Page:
Heat acclimation is known to increase exercise economy. Previous examinations suggest heat acclimation may preserve performance at altitude. This study examined the effect of using heat acclimation as a cross environmental stressor to improve exercise economy and efficiency during acute exercise at altitude. Eight trained males (VO2peak: 53.3 ± 6.7 ml/kg/min) performed maximal exercise tests, submaximal exercise bouts, and heat tolerance testing in a temperate environment (21°C) at 1600 m and 4350 m before and after a 10-day heat acclimation (40\uf0b0C and 20% RH) on a cycle ergometer (~43% peak power). To investigate heat stress mechanisms, C2C12 myocytes were heat stressed for 24 hours (40°C, 5% CO2). Heat acclimation did not alter VO2peak at 1600 m (53.3 ± 6.7 vs. 53.7 ± 3.7 ml/kg/min, p > 0.05) or 4350 m (45.3 ± 4.1 versus 45.9 ± 3.4 ml/kg/min, p > 0.05). Heat acclimation increased exercise economy by 1.6% and 2% in the low intensity and high intensity exercise, respectively at 1600 m with only a 0.48% increase at 4350 m. In the cell study, heat stress significantly reduced UCP3 expression, reduced mitochondrial uncoupling (71.1% ±1.2%) and suppressed basal and peak oxidative metabolism (75.5% ± 4.9% and 64.4% ± 5.9%, respectively) compared to control. Heat stress also significantly increased PGC-1α, NRF1 and TFAM leading to increased mitochondrial content. These data demonstrate that while heat stress reduces UCP3 expression, thereby reducing uncoupling and leading to enhanced mitochondrial efficiency, these adaptations are not observed in the whole body. At this time, I am unable definitively promote the use of heat acclimation as a cross environmental stressor for acute exercise at altitude.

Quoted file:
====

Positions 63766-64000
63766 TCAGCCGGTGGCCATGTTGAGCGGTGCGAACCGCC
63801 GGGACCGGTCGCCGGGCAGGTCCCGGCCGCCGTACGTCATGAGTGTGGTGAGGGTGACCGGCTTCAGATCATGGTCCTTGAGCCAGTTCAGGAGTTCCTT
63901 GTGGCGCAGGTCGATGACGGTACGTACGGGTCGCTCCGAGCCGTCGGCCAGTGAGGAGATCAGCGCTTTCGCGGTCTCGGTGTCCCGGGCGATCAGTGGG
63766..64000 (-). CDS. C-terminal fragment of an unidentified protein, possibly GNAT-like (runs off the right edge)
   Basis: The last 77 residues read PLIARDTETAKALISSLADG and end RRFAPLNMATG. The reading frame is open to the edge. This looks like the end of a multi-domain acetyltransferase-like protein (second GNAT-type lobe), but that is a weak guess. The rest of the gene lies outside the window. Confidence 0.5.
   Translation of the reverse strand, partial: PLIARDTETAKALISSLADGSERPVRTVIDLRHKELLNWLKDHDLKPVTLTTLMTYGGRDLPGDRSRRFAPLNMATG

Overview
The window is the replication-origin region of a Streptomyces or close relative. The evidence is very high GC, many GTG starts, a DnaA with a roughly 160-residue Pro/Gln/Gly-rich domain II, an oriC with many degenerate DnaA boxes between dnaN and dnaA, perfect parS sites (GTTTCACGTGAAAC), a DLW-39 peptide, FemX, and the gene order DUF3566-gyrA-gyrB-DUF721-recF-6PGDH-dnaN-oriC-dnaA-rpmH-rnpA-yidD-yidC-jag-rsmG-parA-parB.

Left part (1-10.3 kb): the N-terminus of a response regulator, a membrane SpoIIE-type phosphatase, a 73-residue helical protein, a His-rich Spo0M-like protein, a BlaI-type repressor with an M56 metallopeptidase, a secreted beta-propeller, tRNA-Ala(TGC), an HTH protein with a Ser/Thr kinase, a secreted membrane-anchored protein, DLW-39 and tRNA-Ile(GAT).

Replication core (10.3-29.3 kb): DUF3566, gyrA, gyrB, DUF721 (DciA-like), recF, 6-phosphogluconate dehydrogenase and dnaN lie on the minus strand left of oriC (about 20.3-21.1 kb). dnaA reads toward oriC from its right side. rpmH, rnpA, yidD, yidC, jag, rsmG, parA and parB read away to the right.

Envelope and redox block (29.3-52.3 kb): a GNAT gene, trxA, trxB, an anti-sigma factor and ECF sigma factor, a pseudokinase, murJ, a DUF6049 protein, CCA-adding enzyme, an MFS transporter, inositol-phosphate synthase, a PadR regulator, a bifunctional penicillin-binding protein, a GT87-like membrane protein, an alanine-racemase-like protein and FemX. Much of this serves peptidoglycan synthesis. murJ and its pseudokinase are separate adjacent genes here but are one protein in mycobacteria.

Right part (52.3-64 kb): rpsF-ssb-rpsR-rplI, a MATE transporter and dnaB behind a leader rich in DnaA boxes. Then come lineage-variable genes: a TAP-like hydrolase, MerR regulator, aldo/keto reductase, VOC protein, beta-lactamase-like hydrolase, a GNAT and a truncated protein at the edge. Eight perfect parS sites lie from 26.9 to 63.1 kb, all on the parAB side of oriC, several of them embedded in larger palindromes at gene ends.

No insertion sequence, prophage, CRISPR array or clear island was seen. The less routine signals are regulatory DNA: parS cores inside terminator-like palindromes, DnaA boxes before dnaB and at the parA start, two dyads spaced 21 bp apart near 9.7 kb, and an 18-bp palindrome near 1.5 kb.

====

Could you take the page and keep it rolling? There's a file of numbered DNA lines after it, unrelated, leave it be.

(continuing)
Altitude, hypoxia, Heat Tolerance, Exercise Capacity, Skeletal Muscle
Level of Degree
Health, Exercise, and Sports Sciences
First Committee Member (Chair)
Second Committee Member
Third Committee Member
Salgado, Roy. "The effect of 10 days of heat acclimation on submaximal exercise economy and efficiency at 1600 m and 4350 m." (2014). http://digitalrepository.unm.edu/educ_hess_etds/43